• kevinpowers

Campaigns Matter

First printed in June/July 2018 edition of Building Magazine


Like it or not, the public approvals process for real estate development in Canada has tilted sharply in favour of opponents.


Originally designed originally to generate a balanced consideration of the merits of a proposal and weed out bad projects, today the approvals process is easily and regularly overwhelmed by opponents to development.


Vocal minorities often render a thoughtful debate on development impossible, in effect hijacking the approvals process.


The fundamental problem is that supporters of development do not participate in the dialogue around the project, while opponents show up and dominate it.


At a recent real estate forum in Vancouver, Greg Moore, the mayor of Port Coquitlam, gave a straight take on the current state of affairs.


“Never does a large contingent of ‘yes’ come out to public hearings,” he told a packed ballroom of developers. “It’s a public speaking contest for the ‘no’ side.


“Where are you at public hearings?” he asked the crowd. “Where are you when your friends are at public hearings? We as politicians are getting the crap kicked out of us by NIMBYism. We need the other side to come out.”


For many developers, it’s hard to imagine just how this would happen. Years of catching flak in the media and at public hearings has fostered a bunker mentality characterized by a feeling of being under constant attack by a hostile and overwhelming opposition.


The idea that a troop of residents would feel strongly enough about a project that they would rush to its defense against the attacks of their neighbours seems like wishful thinking.


But it’s not. Just ask a politician.


In politics, it’s said that “campaigns matter.” No matter what polls say when the writ drops, election campaigns play a key role in shaping public opinion and, ultimately, influencing the outcome of a vote.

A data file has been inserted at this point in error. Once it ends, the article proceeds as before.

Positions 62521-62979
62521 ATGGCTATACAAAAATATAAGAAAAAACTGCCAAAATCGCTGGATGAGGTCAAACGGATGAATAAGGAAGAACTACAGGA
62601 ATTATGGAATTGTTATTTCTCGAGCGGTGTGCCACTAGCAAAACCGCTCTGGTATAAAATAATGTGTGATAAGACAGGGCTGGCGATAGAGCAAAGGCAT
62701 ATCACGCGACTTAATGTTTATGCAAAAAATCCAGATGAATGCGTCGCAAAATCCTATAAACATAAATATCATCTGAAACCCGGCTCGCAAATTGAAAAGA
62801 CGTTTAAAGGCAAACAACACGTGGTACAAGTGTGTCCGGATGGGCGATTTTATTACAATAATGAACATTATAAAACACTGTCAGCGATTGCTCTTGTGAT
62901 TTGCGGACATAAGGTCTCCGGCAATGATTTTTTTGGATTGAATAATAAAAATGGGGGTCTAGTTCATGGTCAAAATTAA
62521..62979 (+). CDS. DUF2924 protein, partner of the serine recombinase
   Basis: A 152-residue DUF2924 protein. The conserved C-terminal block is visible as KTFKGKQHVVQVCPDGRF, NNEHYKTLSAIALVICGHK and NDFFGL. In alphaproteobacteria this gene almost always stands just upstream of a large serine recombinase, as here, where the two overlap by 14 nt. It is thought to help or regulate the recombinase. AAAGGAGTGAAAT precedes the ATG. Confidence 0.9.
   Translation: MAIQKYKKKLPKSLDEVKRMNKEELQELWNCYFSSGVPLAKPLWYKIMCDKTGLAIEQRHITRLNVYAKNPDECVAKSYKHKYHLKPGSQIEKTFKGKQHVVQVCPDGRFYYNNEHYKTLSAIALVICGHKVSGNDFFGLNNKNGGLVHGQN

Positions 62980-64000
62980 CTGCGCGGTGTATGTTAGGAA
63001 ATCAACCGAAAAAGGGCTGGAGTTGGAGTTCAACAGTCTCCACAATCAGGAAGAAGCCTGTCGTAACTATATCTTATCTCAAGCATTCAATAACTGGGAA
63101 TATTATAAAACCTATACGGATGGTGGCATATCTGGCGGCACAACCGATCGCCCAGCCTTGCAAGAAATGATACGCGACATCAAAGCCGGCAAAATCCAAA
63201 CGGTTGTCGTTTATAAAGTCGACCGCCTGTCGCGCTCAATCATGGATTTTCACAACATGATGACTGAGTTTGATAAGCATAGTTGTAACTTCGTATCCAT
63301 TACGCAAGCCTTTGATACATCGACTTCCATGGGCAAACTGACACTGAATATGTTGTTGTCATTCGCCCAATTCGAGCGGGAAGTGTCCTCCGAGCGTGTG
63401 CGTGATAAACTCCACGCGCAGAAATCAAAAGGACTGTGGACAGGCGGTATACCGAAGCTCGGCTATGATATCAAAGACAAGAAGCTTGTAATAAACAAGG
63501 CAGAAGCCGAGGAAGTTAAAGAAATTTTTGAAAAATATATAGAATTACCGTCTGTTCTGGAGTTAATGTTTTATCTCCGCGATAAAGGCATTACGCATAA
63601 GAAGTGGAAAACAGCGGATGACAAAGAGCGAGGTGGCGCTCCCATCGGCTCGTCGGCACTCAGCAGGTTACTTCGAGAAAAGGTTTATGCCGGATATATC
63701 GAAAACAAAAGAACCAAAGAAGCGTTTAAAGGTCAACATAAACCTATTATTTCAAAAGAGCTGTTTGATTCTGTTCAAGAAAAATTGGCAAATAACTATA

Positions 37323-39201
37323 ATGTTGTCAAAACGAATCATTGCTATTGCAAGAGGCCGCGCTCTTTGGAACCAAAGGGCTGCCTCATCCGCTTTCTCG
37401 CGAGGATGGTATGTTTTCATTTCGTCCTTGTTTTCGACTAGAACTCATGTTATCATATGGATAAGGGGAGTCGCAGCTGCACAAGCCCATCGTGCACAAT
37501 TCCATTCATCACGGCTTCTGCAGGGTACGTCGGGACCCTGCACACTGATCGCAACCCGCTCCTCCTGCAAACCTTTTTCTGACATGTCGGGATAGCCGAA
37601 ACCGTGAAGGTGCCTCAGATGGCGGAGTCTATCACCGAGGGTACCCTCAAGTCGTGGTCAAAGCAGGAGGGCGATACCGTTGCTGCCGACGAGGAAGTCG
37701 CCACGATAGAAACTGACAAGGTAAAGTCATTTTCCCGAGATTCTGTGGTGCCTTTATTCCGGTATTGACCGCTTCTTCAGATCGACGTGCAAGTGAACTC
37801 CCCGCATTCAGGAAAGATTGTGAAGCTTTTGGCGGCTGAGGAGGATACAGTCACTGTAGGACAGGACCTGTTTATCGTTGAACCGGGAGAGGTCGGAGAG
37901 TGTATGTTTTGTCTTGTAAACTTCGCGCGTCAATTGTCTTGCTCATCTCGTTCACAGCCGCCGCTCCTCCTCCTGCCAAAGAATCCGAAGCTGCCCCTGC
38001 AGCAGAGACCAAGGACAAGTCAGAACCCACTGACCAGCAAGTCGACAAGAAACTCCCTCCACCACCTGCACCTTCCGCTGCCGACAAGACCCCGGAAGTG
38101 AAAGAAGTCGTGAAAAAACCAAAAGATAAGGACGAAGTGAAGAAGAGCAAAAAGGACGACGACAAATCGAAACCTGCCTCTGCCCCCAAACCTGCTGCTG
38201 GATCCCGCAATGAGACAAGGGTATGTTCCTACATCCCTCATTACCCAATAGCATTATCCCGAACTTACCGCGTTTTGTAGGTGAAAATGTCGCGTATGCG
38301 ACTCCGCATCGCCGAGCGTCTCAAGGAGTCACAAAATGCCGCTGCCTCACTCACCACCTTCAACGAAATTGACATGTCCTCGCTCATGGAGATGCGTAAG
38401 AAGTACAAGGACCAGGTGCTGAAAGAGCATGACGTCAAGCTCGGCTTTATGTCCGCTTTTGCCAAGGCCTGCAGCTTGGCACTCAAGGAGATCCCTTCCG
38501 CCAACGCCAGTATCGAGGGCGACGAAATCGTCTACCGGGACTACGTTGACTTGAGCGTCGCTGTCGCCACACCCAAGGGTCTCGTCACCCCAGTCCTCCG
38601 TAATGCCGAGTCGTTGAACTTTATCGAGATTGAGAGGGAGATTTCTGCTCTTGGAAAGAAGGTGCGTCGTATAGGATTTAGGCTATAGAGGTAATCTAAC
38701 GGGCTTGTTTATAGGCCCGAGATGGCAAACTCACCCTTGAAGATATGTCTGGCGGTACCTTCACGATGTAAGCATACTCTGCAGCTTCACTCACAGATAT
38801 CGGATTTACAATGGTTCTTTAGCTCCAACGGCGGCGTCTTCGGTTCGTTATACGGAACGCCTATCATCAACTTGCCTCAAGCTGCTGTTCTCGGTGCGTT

Often long-shot candidates who can get out the vote find themselves in office against all expectations. Our current Prime Minister, for example, was running a distant third when the last election began.


If developers want to win back the approvals process, they need to start treating it the same way politicians approach elections.


That means knowing what you stand for and, more importantly, who will stand behind you. Developers that are able to reach out to those people have the best chance of snatching victory from the jaws of defeat.


The question is where to start.


For many, get-out-the-vote efforts begin with those in their immediate circle: Employees and colleagues who live in the area, friends, business associates, the usual suspects. For all-too-many, this is also where the campaign ends.


To win approval in a broken system, this has to be just the start. No politician would ever get elected relying on just friends and family.


Instead, developers need to think more broadly about what the project means to the community and who it will benefit. There is low-hanging fruit among industry associations, employees in downstream industries, chambers of commerce and business improvement areas, to name a few.


But efforts can’t end there either. Developers need to take their message to the broader community. This is often the richest source of support, despite appearances to the contrary.


Studies have shown that the most vocal opponents to projects are often geographically closest, with opposition dwindling as you move outward. To find supporters, developers need to start their search on the opposite end of the town or ward and work their way in.


Door-to-door canvassing is the most tried-and-true method, followed by direct mail. More interesting, though, are innovations in digital geotargeting.


Geotargeting technology can zero in on precise geographic areas and deliver tailored content directly to mobile phones and home computers with an accuracy of a couple hundred meters.


Done in conjunction with the latest online advertising techniques, developers can reach blocs of potential supporters with the efficiency and effectiveness of a political get-out-the-vote campaign.


A residential tower developer facing opposition from home owners can now readily reach residents in nearby apartment buildings, who likely don’t feel tall buildings ruin the fabric of the neighbourhood.


If countless hours spent going door-to-door on campaigns has taught politicians anything, it’s that no area is homogenous. Not everyone feels or thinks or votes the same way. There is support in every community if you just spend the time looking for it.



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